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Men's Health 
edited by Morgan Rees.
Rodale, 186 pp., £3.40, June 2004
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Arena Homme Plus: ‘The Boys of Summer’ 
edited by Ashley Heath.
Emap East, 300 pp., £5, April 2004
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Stag & Groom Magazine 
edited by Perdita Patterson.
Hanage, 130 pp., £4, May 2004
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Zoo 
edited by Paul Merrill.
Emap East, 98 pp., £1.20, May 2004
Show More
Nuts 
edited by Phil Hilton.
IPC, 98 pp., £1.20, May 2004
Show More
Loaded 
edited by Martin Daubney.
IPC, 194 pp., £3.30, June 2004
Show More
Jack 
edited by Michael Hodges.
Dennis, 256 pp., £3, May 2004
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Esquire 
edited by Simon Tiffin.
National Magazine Company, 180 pp., £3.40, June 2004
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GQ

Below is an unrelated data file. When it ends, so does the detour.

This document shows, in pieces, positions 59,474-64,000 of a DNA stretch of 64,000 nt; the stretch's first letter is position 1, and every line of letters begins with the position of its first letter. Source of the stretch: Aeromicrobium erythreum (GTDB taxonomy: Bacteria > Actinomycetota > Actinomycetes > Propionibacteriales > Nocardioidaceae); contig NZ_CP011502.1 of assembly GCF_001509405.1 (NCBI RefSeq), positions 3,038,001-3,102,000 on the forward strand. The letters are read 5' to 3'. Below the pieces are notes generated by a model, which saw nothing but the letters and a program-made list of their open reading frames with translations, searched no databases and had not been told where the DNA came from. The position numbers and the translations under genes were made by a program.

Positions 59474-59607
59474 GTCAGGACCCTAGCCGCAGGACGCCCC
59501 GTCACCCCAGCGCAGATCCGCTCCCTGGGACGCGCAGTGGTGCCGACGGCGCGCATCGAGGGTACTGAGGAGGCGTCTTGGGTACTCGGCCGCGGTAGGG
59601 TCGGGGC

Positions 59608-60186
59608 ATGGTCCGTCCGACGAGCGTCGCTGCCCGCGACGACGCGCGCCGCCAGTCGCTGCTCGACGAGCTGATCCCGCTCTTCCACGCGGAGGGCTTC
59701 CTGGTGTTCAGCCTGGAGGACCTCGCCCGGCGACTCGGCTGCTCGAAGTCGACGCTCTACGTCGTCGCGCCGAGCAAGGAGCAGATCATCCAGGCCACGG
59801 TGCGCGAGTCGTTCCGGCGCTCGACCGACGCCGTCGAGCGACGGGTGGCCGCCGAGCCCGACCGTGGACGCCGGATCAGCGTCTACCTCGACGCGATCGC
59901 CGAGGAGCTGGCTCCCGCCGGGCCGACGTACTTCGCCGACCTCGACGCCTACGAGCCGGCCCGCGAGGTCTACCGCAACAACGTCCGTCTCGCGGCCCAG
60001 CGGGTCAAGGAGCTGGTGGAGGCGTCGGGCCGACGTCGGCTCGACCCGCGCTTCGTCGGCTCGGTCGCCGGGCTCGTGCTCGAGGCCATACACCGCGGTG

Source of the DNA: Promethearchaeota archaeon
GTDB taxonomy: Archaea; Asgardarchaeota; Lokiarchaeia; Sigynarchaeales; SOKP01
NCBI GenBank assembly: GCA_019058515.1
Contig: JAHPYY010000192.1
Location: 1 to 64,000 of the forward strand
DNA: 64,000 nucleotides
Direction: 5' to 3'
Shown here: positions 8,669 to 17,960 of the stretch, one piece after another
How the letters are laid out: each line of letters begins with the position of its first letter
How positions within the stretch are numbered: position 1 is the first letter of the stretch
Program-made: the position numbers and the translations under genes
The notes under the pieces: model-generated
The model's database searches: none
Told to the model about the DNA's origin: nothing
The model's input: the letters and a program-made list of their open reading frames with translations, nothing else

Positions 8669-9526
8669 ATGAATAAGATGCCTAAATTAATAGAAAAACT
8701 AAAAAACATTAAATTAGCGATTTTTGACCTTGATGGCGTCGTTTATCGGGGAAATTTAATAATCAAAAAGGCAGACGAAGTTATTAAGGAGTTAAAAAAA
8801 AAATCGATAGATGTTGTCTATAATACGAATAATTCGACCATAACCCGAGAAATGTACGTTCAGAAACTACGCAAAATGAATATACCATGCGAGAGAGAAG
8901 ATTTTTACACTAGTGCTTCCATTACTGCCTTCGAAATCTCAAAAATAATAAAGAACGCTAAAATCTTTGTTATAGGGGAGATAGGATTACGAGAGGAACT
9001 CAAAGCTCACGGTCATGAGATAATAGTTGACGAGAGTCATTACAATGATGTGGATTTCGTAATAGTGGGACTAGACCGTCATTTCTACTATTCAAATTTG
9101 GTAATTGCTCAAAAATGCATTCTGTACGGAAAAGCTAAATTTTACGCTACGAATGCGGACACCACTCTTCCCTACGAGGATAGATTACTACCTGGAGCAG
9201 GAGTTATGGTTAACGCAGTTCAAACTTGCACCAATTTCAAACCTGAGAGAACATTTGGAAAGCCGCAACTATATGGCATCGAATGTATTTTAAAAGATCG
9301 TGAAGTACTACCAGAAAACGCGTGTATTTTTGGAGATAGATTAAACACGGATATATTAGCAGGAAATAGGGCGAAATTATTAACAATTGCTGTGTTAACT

edited by Dylan Jones.
Condé Nast, 200 pp., £3.20, June 2004
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Men’s Health 
edited by Morgan Rees.
Rodale, 186 pp., £3.40, June 2004
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Arena Homme Plus: ‘The Boys of Summer’ 
edited by Ashley Heath.
Emap East, 300 pp., £5, April 2004
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... gay for men to blow-dry their hair. This went on for a while until one day he made the point to Martin Amis that it was actually quite gay to sleep with a woman. GQ is gay in that way: it appears to envy women more than lust for them, and its pages are full of tips on how men should depilate, breast-enlarge, slicken, tart up, and generally ...

Speaking Azza

Martin Jay: Where are you coming from?, 28 November 2002

Situatedness; Or, Why We Keep Saying Where We’re Coming From 
by David Simpson.
Duke, 290 pp., £14.50, March 2002, 0 8223 2839 9
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... Simpson, who has written Situatedness in the hope of stemming the tide of what he calls, following Andrew Sullivan, ‘azza’ declarations – ‘as a colleague of David Simpson’; ‘as a white, middle-class male’ – in the age of identity politics. ‘Agonise’ is the right word here: every page of his book radiates anger, frustration and impotence at ...

Crowing

Michael Rogin, 5 September 1996

Imagineering Atlanta 
by Charles Rutheiser.